Venetoclax is not approved by any regulatory authority, in any country for the treatment of multiple myeloma.
Despite the availability of multiple myeloma therapies, there is no optimal treatment sequence.3 Nearly all multiple myeloma patients eventually relapse, which is associated with poor outcomes, and each remission is typically shorter than the previous one.4 Patients with multiple myeloma have an average life expectancy of approximately five to six years after diagnosis.5 It is the second most common blood cancer with nearly 140,000 cases expected to be diagnosed worldwide this year.6,7
Venetoclax is being developed by AbbVie and Roche. It is jointly commercialized by AbbVie and Genentech, a member of the Roche Group, in the U.S. and by AbbVie outside of the U.S.
The BELLINI trial met its primary endpoint of improved progression-free survival (PFS) (22.4 months vs. 11.5 months, [hazard ratio=0.63, p=0.01]), with a median follow-up of 18.7 months, and demonstrated statistically significant improvement in overall response rate (ORR) (82% vs. 68%, p<0.01) and very good partial or better response (59% vs. 36%, p<0.01) in the venetoclax arm compared to the control arm. Median overall survival was not reached (HR 2.027, 95% CI (1.042, 3.945)).2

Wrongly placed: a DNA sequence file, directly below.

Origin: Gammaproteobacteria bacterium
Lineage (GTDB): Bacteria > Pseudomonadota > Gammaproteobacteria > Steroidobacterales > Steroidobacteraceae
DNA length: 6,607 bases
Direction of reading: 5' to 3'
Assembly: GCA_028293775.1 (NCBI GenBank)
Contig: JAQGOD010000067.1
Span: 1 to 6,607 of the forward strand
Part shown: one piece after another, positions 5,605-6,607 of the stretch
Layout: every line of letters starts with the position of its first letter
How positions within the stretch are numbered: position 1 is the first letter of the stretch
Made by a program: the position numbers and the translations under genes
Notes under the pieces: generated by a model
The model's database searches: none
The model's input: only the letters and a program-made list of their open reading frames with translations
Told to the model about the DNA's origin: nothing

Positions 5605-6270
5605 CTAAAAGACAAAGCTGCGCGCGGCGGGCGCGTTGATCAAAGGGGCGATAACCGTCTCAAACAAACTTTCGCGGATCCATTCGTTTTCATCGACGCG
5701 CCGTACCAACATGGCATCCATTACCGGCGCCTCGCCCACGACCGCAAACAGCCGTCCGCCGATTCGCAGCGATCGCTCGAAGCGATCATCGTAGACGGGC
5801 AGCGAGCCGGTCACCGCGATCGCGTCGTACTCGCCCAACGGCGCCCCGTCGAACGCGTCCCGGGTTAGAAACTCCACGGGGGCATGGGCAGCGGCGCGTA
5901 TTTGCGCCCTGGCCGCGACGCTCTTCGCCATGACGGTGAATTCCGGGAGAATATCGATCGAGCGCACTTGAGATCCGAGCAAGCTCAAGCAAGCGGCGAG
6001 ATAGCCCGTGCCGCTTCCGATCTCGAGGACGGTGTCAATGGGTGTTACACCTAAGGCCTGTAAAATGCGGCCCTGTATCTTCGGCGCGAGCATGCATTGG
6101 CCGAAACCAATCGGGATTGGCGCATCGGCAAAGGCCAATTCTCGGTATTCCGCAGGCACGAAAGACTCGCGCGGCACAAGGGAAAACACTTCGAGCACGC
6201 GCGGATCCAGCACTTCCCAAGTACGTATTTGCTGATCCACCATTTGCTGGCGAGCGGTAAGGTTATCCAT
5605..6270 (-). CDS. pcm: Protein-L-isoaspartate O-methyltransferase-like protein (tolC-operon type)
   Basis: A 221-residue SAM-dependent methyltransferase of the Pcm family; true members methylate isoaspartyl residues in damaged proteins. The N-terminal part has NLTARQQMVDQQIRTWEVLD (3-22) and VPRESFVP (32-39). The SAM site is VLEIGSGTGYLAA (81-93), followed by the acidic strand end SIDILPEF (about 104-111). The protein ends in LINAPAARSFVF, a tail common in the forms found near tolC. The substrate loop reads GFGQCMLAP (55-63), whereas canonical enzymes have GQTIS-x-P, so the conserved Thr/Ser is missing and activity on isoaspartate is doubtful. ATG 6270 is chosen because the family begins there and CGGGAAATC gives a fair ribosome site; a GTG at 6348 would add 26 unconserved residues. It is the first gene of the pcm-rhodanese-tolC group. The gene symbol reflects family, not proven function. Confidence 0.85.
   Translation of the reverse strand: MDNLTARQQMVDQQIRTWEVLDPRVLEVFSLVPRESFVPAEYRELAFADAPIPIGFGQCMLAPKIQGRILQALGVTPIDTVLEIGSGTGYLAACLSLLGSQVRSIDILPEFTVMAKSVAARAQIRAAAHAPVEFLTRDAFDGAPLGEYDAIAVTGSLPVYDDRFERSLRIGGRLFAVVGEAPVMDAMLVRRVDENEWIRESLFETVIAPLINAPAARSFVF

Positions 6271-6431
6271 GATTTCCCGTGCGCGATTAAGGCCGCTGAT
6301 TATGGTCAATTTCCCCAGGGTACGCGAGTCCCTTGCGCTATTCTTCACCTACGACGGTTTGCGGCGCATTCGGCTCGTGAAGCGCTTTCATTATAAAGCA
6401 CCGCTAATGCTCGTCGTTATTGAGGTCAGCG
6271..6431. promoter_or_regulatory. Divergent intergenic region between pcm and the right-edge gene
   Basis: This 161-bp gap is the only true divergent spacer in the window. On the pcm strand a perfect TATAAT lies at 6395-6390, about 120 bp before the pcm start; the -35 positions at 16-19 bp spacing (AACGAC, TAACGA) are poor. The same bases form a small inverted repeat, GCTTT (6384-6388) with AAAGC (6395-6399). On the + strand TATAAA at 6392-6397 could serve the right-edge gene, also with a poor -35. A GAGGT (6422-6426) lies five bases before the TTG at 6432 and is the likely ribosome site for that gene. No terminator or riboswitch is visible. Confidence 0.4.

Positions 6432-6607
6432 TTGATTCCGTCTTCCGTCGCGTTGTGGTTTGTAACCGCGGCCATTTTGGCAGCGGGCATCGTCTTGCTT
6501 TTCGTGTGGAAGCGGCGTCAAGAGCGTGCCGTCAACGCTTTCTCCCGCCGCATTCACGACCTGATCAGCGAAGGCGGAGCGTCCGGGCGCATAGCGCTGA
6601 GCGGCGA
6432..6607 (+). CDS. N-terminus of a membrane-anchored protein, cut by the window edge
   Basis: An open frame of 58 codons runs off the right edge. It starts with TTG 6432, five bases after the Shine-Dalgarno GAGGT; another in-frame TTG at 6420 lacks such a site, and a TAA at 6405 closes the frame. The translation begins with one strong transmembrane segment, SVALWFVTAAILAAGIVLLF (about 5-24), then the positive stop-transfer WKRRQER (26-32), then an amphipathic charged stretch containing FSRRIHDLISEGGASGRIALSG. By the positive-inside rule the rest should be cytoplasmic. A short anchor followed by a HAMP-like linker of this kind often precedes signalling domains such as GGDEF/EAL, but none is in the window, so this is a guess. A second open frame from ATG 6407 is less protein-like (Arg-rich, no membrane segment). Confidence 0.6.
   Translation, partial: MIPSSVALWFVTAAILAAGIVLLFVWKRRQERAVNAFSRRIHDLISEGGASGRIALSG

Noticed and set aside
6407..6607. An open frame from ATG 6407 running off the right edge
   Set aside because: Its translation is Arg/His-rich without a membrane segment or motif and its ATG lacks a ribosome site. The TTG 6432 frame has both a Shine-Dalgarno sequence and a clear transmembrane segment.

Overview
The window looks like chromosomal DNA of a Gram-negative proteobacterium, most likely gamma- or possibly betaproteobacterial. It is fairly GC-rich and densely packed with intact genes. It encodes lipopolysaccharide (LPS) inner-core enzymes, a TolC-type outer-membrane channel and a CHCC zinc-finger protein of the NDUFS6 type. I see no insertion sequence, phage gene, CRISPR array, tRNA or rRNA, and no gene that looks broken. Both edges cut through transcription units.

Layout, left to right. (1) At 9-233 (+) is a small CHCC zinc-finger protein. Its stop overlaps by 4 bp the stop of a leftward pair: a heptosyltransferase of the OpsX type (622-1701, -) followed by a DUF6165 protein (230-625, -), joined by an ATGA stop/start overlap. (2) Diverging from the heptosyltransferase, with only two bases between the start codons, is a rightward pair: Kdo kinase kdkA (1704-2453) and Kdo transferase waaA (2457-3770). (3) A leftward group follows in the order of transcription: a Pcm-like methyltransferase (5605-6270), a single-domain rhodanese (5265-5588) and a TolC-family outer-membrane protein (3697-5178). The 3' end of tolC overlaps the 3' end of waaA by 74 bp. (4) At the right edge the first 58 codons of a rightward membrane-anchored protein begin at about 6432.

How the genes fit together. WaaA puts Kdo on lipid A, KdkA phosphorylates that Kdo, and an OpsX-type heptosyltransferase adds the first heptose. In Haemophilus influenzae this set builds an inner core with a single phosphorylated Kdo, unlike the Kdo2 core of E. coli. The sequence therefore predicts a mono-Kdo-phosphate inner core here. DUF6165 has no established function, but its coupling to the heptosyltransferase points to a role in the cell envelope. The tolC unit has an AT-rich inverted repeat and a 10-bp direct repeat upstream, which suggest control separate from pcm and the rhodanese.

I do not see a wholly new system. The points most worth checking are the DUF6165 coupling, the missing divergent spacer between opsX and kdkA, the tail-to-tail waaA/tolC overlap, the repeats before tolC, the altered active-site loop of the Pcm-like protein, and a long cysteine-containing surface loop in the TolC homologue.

Safety analyses showed the majority of deaths in the venetoclax arm were related to infection and progressive disease. There were 52 deaths in the study population, 41 (21%) in the venetoclax arm and 11 (12%) in the placebo arm, with progressive disease the most common cause (45%). The rates of serious AEs (48% vs 50%) and serious infections (28% vs 27%) were comparable between arms.2
About VENCLEXTA®/VENCLYXTO® (venetoclax)